When asked, Obama agreed that she is “strong, smart and bold,” which is part of the motto of the organization. She urged the audience to “gravitate to the positive” and credited her parents for teaching her that lesson.
“Focus on the people in your life who give you positive reinforcement,” she said. “And it doesn’t have to be a parent. It can be anybody. I was lucky enough to have parents, but I also had some great teachers and mentors and people in my life that I would pull them in if I got some good energy, I’d just keep pulling on it.”
The event, attended by more than 2,000 people, benefited the research-based organization that sponsors local informal education programs.
“Don’t be afraid to dream big,” she said in response to a 13-year-old audience member who asked how to achieve Obama’s “position.”
“You have to see yourself in a place," she continued. "You have to be able to see yourself as that scientist, as the next President of the United States. You can be first lady if you want to, but there’s also the presidency.
In her speech, Obama also referred to eating healthy, getting exercise, and getting engaged as a good citizen and a member of a community as elements of “being smart, strong, and bold.” Obama is known for her Let’s Move! anti-obesity initiative.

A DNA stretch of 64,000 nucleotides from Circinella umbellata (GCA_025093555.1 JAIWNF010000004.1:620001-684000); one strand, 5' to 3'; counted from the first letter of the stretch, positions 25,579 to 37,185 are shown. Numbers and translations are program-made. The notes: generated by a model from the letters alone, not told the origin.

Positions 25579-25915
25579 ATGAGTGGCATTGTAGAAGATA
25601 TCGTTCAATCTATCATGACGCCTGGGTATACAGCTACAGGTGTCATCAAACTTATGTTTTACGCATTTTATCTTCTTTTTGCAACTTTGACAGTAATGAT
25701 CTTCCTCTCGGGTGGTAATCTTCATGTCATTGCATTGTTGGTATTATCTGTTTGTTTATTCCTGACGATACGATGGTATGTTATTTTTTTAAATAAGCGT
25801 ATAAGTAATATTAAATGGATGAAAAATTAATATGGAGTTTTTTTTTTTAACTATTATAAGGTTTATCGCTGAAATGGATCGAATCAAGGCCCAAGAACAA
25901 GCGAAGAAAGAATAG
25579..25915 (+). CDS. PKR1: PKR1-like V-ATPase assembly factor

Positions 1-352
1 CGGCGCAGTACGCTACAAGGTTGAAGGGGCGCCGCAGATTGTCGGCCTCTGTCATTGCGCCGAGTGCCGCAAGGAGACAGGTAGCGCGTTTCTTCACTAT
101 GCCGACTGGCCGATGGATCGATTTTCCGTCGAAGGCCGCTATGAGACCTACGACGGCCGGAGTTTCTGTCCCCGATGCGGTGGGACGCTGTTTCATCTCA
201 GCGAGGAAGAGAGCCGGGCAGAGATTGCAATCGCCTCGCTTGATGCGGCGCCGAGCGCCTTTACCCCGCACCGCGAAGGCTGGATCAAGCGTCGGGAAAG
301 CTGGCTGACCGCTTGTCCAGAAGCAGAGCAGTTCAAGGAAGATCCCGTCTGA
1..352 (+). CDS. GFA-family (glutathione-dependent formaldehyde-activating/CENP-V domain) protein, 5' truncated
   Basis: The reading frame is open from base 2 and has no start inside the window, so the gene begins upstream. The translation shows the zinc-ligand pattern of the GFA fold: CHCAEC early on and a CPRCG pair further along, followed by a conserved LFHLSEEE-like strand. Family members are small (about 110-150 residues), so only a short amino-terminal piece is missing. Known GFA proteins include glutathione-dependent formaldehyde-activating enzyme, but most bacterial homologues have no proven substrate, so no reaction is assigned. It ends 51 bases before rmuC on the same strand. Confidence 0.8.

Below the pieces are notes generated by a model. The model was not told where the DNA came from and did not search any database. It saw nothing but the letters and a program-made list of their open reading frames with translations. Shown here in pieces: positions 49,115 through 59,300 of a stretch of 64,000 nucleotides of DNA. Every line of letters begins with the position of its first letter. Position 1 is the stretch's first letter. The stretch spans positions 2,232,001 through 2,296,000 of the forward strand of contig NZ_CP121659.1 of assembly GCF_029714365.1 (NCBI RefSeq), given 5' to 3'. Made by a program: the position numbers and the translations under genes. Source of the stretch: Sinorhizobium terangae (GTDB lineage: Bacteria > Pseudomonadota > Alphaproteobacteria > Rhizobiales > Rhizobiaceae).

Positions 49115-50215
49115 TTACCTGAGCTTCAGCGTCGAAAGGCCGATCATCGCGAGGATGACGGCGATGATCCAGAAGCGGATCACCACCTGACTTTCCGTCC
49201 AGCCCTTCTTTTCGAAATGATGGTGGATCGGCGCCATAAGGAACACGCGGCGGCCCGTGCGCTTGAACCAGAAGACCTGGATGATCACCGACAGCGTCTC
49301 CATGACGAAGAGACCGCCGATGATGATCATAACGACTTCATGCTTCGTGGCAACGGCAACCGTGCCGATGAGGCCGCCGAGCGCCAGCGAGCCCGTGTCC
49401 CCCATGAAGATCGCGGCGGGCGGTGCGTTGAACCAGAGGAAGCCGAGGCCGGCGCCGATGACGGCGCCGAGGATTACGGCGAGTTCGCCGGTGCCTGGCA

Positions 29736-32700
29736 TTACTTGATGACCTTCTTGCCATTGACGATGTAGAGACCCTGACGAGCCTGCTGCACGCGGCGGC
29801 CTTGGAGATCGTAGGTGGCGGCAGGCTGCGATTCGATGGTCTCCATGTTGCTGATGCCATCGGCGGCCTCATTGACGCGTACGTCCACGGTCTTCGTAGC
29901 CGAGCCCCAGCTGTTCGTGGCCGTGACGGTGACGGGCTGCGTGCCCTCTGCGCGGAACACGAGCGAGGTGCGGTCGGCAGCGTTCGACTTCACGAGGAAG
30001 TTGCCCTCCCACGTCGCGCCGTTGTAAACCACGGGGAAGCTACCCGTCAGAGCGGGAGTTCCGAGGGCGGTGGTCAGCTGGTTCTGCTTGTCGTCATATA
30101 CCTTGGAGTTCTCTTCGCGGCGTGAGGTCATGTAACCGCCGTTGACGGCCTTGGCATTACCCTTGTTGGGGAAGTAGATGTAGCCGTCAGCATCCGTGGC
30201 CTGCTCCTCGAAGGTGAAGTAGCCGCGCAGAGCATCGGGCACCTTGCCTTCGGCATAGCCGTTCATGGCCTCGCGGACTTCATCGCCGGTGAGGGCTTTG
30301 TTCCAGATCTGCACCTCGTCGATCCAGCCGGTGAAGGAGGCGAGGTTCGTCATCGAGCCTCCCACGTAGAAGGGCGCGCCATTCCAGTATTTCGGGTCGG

“We know how much pressure there is on our girls to fit in,” she said, and referred to her own experience growing up. She credited her parents for their support, and also discussed the need for “supportive communities.”
“One of the things that I tell my girls is that you have to practice who you want to be every single day,” she said. “Who you all are today, what you’re doing today, how you relate to people—that matters. So think about that.”
Later in the afternoon, Obama headlined a fundraiser for the president’s re-election campaign that was sponsored by billionaire investor Warren Buffett. Buffett, who lives in Omaha, attended the Girls Inc. event along with his wife. His daughter Susie Buffett, who Obama recognized in her speech, is an officer of the board.